Chad’s Mahamat Deby confirmed as winner of disputed presidential election

Deby’s win prolongs the rule of the family that has had a firm grip on power for decades.

Chadian President Mahamat Idriss Deby casts his vote for the presidential elections in N’Djamena, Chad [Reuters]

Chad’s constitutional council has confirmed Mahamat Idriss Deby as the winner of the May 6 presidential election after dismissing challenges by two losing candidates – cementing a victory that extended his family’s decades-long rule.

Deby, who seized power the day rebels killed his father President Idriss Deby in 2021 and declared himself interim leader, got 61 percent of the vote, well ahead of second-placed candidate Succes Masra with 18.54 percent, the council said on Thursday.

The oil-producing country is the first of a string of coup-hit states in West and Central Africa’s Sahel region to attempt a return to constitutional rule by holding elections.

It has remained a key Western ally in the fight against al-Qaeda and groups linked to ISIL (ISIS) in the Sahel region, even as Niger, Mali and Burkina Faso expelled Western forces and turned to Russia for support instead.

But Washington and former colonial power France have kept a wary eye since Chad’s air force chief last month told the US to halt activities at an airbase, citing problems with paperwork. The US announced a temporary withdrawal of at least some troops in response.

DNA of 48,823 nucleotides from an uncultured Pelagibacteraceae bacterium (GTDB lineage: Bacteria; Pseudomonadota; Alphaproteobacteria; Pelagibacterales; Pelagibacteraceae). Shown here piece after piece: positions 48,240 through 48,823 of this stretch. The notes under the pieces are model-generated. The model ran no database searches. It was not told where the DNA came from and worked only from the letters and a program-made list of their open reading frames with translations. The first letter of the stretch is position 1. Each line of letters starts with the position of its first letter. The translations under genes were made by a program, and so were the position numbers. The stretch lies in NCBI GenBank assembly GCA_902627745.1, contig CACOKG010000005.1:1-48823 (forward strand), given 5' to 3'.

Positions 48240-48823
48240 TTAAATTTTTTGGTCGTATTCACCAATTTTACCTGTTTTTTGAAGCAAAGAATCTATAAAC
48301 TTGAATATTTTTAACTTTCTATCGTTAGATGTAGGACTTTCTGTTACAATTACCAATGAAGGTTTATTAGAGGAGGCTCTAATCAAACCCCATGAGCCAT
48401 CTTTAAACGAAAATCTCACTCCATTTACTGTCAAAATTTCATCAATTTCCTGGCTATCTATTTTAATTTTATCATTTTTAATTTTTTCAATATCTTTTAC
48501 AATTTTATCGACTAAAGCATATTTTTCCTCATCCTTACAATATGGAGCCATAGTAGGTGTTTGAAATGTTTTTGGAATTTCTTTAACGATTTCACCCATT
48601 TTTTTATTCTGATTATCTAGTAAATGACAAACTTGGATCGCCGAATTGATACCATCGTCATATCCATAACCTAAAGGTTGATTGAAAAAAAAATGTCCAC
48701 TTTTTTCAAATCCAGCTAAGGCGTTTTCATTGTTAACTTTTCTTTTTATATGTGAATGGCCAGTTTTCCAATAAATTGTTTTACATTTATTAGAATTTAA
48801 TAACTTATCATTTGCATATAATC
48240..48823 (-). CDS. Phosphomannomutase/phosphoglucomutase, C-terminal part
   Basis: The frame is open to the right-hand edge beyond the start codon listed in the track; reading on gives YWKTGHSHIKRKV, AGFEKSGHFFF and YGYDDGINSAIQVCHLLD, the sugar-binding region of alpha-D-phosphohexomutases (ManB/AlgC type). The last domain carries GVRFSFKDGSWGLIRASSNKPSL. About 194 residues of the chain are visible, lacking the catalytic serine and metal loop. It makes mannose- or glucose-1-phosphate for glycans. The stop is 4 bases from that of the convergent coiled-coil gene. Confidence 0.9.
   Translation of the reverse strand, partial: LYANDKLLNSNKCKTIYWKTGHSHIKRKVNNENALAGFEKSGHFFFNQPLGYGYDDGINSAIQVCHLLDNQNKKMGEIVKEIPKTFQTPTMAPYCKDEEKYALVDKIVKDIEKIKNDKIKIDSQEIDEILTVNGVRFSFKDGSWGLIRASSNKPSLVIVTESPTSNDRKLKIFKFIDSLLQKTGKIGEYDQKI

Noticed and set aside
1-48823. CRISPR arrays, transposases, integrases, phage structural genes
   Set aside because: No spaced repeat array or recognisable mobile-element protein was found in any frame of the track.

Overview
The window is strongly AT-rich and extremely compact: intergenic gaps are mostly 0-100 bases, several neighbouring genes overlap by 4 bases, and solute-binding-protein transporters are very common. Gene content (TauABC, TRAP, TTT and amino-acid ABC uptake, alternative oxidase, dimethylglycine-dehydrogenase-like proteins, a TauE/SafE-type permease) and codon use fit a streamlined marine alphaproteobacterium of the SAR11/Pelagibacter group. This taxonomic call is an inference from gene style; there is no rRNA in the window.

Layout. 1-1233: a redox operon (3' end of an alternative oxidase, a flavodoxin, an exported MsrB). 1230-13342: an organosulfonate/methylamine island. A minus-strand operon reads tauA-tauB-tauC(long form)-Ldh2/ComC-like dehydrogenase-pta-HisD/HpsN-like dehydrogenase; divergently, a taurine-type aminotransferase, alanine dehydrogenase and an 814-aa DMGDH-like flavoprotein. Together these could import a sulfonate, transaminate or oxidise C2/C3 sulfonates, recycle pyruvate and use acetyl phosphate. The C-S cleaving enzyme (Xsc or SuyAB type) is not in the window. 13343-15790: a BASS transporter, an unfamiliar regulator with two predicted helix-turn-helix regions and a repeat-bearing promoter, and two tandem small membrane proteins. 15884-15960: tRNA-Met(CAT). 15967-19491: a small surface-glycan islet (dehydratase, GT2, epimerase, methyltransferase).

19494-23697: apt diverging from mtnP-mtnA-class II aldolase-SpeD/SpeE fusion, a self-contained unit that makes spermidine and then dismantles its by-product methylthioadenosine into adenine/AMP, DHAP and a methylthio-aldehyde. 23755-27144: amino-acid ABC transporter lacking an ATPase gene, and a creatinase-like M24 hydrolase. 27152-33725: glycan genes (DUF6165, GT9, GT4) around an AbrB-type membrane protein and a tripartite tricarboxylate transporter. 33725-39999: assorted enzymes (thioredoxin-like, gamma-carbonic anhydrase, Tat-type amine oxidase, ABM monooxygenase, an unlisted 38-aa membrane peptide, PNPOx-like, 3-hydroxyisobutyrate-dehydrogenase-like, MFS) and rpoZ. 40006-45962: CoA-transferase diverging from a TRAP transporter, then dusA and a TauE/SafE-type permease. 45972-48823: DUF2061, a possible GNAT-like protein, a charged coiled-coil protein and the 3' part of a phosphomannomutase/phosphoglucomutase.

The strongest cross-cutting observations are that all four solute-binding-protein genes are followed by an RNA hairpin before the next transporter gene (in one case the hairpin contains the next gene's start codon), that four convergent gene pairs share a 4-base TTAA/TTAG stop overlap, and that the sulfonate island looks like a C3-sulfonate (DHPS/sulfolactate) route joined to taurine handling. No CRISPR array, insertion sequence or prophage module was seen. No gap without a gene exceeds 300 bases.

Masra, who has served as prime minister of a transitional government since January, on Monday lodged an appeal with the constitutional council to challenge preliminary results released last week.

Masra claimed victory before the official announcement of preliminary results, alleging that an electoral fraud was being planned. He said he would give a live address later on Thursday.

Chad has experienced coups, authoritarian governments and rebel attacks since its independence from France in 1960.

Albert Pahimini Padacke, the other candidate who challenged the preliminary results, congratulated Deby on his win.

The constitutional council ruled that both complaints had lacked sufficient proof.

“In view of the votes cast on the occasion of the presidential election of May 6, Mahamat Idriss Deby having obtained … more than the absolute majority of votes cast, that it is appropriate to declare him president-elect of the republic,” the council’s president, Jean-Bernard Padare, said.

International rights groups had said the election would be neither credible nor fair.

The International Federation for Human Rights had warned that the election appeared “neither credible, free nor democratic”.

The International Crisis Group also noted that “a number of problems in the run-up to the balloting cast doubt on its credibility.”

Deby’s victory prolongs the rule of the family that has had a firm grip on power since Deby’s father took over in a coup in the early 1990s.

At least 10 people, including children, were killed and dozens were injured by celebratory gunfire on Friday following the announcement of the preliminary results, according to Amnesty International and Chadian media.

Source: News Agencies